Saturday, 14 December 2013


Antonio De Curtis b: 15/02/1898, known as Totò - nicknamed Il Principe della Risata ("the Prince of Laughter"), was an Italian comedian, film and theatre actor, writer, singer and songwriter. He is widely considered one of the greatest Italian artists of the 20thC. While he first gained his popularity as a comic actor, his dramatic roles, his poetry, and his songs are all deemed to be outstanding; his style and a number of his recurring jokes and gestures have become universally known memes in Italy. Prominent Italian directors and actors that have worked with Totò include Claudia Cardinale, Sophia Loren, Pier Paolo Pasolini and Marcello Mastroianni. 

As a comic actor, Totò is classified as an heir of the Commedia dell'Arte tradition, and has been compared to such figures as Buster Keaton and Charlie Chaplin. He starred in about 100 films; while many of them were low profile, box-office driven productions, they tend to be all appreciated by the critics, at the very least, for Totò's performances.

He learned the art of the guitti, the Neapolitan scriptless comedians, stemming from the tradition of the Commedia dell'Arte, and began developing the trademarks of his style, including a puppet-like, disjointed gesticulation, emphasised facial expressions, and an extreme, sometimes surrealistic, sense of humour, largely based on exaggeration of primitive urges such as hunger and sexual desire. 

Totò died at the age of 69 in April 1967 in Rome, after a series of heart attacks. Even in death he was unique—due to overwhelming popular request there were three funeral services: the first in Rome, a second in his birth city Naples—and a few days later, in a third one by the local Camorra boss, an empty casket was carried along the packed streets of the popular Rione Sanità quarter in the north of Naples where he was born. Totò's birth home has been recently opened to the public as a museum, and his tombstone is frequently visited by fans, some of whom pray to him for help, as if he were a saint.

His comic features figure everywhere in Naples - from restaurant signage to postcards and the scores of souvenir stalls throughout the via Croce B. and San Lorenzo Maggiore areas of the Historic Centre. 

Babette Bar and Birreria
via Raffaele Caravaglios, 27
Fuorigrotta, 80125
Tel: 081 2399212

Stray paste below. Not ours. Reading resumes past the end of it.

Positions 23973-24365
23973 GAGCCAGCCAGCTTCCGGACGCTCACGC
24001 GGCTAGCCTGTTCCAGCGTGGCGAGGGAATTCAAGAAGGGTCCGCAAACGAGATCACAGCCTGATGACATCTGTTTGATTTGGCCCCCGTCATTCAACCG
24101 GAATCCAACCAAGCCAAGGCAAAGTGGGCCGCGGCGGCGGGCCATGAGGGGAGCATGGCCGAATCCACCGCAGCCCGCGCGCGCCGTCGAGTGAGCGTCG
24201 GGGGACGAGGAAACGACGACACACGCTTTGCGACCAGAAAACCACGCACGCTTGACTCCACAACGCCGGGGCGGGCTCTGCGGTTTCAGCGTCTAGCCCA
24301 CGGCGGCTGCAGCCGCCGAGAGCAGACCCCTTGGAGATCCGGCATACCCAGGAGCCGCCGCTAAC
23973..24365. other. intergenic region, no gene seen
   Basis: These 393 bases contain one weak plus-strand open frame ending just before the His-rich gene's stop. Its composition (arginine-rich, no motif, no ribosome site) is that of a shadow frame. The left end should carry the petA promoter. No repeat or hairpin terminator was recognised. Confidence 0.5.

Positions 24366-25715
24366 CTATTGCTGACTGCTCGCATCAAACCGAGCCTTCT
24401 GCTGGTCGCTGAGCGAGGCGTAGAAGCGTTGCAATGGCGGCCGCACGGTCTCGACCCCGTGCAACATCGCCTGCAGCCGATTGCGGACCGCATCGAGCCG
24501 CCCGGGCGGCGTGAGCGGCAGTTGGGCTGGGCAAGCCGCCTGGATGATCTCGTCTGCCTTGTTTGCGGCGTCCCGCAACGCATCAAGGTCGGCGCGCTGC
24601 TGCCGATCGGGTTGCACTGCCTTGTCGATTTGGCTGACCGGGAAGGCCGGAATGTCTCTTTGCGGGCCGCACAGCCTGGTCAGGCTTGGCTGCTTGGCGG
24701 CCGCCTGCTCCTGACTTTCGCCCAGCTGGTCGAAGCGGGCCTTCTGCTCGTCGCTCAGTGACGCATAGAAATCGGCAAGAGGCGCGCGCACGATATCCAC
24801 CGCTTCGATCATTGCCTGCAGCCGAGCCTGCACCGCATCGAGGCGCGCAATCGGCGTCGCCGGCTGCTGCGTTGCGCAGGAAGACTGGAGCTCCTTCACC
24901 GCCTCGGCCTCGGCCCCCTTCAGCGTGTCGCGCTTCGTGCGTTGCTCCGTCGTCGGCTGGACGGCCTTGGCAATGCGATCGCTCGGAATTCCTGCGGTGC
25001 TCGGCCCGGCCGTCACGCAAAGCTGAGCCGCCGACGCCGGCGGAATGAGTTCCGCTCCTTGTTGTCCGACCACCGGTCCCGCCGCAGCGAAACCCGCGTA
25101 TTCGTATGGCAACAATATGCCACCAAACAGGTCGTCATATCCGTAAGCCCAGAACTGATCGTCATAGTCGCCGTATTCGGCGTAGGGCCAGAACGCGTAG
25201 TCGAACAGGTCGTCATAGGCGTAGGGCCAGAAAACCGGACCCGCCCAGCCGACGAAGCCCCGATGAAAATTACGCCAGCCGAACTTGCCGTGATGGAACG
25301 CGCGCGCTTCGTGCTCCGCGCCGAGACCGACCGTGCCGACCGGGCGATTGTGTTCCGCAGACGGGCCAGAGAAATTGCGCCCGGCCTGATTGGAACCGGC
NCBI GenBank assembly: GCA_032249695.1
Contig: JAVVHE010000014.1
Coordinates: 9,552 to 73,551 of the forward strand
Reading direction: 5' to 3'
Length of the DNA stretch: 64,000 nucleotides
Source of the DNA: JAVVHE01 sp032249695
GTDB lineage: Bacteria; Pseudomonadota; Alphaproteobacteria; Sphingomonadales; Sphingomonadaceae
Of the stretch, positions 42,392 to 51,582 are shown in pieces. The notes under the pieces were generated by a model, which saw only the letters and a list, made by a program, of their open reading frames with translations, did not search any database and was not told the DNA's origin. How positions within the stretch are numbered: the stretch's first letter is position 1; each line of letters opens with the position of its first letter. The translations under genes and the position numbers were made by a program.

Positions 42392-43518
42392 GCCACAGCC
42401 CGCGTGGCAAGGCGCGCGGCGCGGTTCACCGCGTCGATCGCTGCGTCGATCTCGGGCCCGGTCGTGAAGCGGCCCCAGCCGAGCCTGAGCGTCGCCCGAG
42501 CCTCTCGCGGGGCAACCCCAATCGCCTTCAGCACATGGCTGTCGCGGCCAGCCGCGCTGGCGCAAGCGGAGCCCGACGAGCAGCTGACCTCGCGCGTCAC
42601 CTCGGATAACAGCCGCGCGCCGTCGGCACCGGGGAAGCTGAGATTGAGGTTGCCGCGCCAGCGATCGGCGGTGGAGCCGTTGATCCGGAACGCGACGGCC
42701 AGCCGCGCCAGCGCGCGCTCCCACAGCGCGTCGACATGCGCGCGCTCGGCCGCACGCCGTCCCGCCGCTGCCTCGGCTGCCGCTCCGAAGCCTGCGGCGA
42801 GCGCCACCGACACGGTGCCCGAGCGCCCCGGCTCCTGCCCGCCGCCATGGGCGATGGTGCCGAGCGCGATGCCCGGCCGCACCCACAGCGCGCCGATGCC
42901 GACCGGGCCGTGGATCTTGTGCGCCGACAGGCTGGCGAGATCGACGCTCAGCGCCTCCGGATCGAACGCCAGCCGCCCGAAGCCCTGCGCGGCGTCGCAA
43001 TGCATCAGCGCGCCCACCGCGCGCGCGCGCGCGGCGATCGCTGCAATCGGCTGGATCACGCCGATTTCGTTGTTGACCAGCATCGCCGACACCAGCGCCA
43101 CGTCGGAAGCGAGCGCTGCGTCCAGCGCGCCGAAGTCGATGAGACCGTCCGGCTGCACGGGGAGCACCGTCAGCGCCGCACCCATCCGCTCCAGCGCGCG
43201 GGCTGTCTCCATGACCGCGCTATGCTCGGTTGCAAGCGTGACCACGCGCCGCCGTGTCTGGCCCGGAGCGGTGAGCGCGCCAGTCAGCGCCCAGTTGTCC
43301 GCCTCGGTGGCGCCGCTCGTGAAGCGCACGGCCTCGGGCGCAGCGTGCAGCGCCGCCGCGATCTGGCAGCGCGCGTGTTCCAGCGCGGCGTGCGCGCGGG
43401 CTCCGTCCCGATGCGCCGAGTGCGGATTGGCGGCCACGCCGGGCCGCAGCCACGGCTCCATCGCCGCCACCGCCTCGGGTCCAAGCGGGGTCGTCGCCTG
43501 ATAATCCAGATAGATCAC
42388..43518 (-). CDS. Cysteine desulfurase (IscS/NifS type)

Thursday, 12 December 2013


Limoncello - what's that all about, then?

Limoncello is the Italian lemon liqueur mainly produced in the region around the Gulf of Naples, the Sorrentine Peninsula and the coast of Amalfi. 

Traditionally, it is made from the zest of Femminello St Teresa lemons, also known as Sorrento lemons or Sfusato lemons. This lemon variety is so particularly sweet that locals eat thick slices of the fruit, skin and all, with, perhaps, just a dusting of sugar. To make limoncello, lemon zest, or peels without the pith, are steeped in grain alcohol until the oil is released. The resulting yellow liquid is then mixed with simple syrup. Clarity and viscosity are affected by factors like the relative temperatures of the two liquids. Opaque limoncellos are the result of spontaneous emulsification, otherwise known as the Ouzo Effect, of the sugar syrup and extracted lemon oils. Limoncello imparts a strong lemon flavour without the sourness or bitterness of lemon juice. 

Italy is the world's largest producer of lemons so, naturally, Italians have developed a way to use the plentiful fruit. Citrus trees dot the landscape throughout Italy but along the Amalfi Coast you will find lemon trees growing in abundance.

As in all of Italy, growing and producing agricultural-based products follows strict guidelines to ensure integrity of the end product. Methods of cultivation are region specific and the lemons from the Sorrentine Peninsula and the island of Capri follow the rules for the Limone di Sorrento IGP (Protected Geographic Indication) resulting in, most arguably, the best limoncello. It has only been in the last century that limoncello has been commercially produced.

Bar del Carmine
Piazza Tasso (Torquato), 38, 80067
Tel +39 081 8072889

Monday, 2 December 2013


Christmas is coming! My mum used to love this time of the year - for as she used to say it was the only time she got to strangle a turkey!
Ever wondered how to prepare your Christmas turkey? Here is all the stuff you need in this infographic...

A Visual Guide to Roasting Your First Turkey

by Column Five Media.

Explore more infographics like this one on the web's largest information design community - Visually.

Bell Inn
18 Angel Row